My plan was just to live in it for a year, film my experiences and head back out into the world of teaching and traveling. But what I found out on the road was incredible!

People are doing such amazing things with their builds! They have roving art shows, they use their rigs to fund-raise and cook for the homeless. They have mobile businesses like handymen, seamstresses, hair studios, massage parlors, yoga session – anything and everything you can think of, people are doing on the road.

But that’s not the whole story! People are finding healing in places like the high sierra and outlying deserts. They are finding communities and lifelong friendships. They are creating gatherings like Descend on Bend, the Rubber Tramp Rendezvous and Skooliepalooza. They are creating tiny home communities for homeless veterans and drug addicts. They are helping and caring for each other in ways that simply wouldn’t be possible in sedentary lifestyles.

And it doesn’t stop there! There are cities and towns across America that have become not only supportive of the nomadic movement, but completely dependent on it for their seasonal economies! Places like Quartzsite, Arizona, the epicenter of traveling swap meets and gem shows, swells from a population of 3,000 to 300,000 almost overnight!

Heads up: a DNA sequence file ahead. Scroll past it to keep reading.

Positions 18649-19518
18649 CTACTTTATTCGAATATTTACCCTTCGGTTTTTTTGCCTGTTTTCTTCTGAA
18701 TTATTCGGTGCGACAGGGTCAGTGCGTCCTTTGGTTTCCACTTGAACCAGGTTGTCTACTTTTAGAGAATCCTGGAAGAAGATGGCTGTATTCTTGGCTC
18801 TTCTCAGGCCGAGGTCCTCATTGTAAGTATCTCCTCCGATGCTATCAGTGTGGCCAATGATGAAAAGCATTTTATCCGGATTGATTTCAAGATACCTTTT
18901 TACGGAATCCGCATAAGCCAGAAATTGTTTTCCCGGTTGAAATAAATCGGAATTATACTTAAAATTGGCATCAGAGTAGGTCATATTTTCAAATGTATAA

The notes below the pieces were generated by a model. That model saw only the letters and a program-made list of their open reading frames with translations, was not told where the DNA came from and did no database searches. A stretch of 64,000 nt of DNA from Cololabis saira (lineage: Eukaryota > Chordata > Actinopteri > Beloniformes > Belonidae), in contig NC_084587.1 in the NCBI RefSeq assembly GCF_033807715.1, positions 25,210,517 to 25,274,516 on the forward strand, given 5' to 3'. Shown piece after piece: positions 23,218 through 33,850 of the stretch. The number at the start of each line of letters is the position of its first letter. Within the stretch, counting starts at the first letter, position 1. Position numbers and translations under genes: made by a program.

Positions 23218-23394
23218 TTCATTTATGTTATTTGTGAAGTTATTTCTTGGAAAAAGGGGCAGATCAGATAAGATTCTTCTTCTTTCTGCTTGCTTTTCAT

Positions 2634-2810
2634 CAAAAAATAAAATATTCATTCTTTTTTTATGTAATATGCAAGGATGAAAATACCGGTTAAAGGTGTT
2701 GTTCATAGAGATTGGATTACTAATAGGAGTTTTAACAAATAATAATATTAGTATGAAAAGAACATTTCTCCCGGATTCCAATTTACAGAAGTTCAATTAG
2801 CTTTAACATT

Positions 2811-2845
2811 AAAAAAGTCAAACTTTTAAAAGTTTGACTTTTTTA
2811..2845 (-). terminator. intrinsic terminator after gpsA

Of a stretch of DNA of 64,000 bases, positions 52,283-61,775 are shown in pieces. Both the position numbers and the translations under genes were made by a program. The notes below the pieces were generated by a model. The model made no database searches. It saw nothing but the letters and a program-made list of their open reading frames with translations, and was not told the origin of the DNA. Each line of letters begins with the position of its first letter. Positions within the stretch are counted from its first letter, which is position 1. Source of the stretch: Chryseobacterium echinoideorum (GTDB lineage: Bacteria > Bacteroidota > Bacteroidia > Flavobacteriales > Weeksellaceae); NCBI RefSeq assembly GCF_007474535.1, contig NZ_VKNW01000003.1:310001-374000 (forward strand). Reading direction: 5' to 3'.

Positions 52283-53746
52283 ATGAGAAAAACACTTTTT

Tiny home villages are cropping up in Colorado, California, Nevada and others. Retired folks are using minimal social security checks to live the life they’ve always wanted and to see parts of America that they’ve only dreamed of. People are escaping high rent and upside-down mortgages. Young families are finding that life for their kids is more peaceful and even easier on the move! Middle-aged folks are paying down old college debt and gaining financial freedom for the first time in their lives!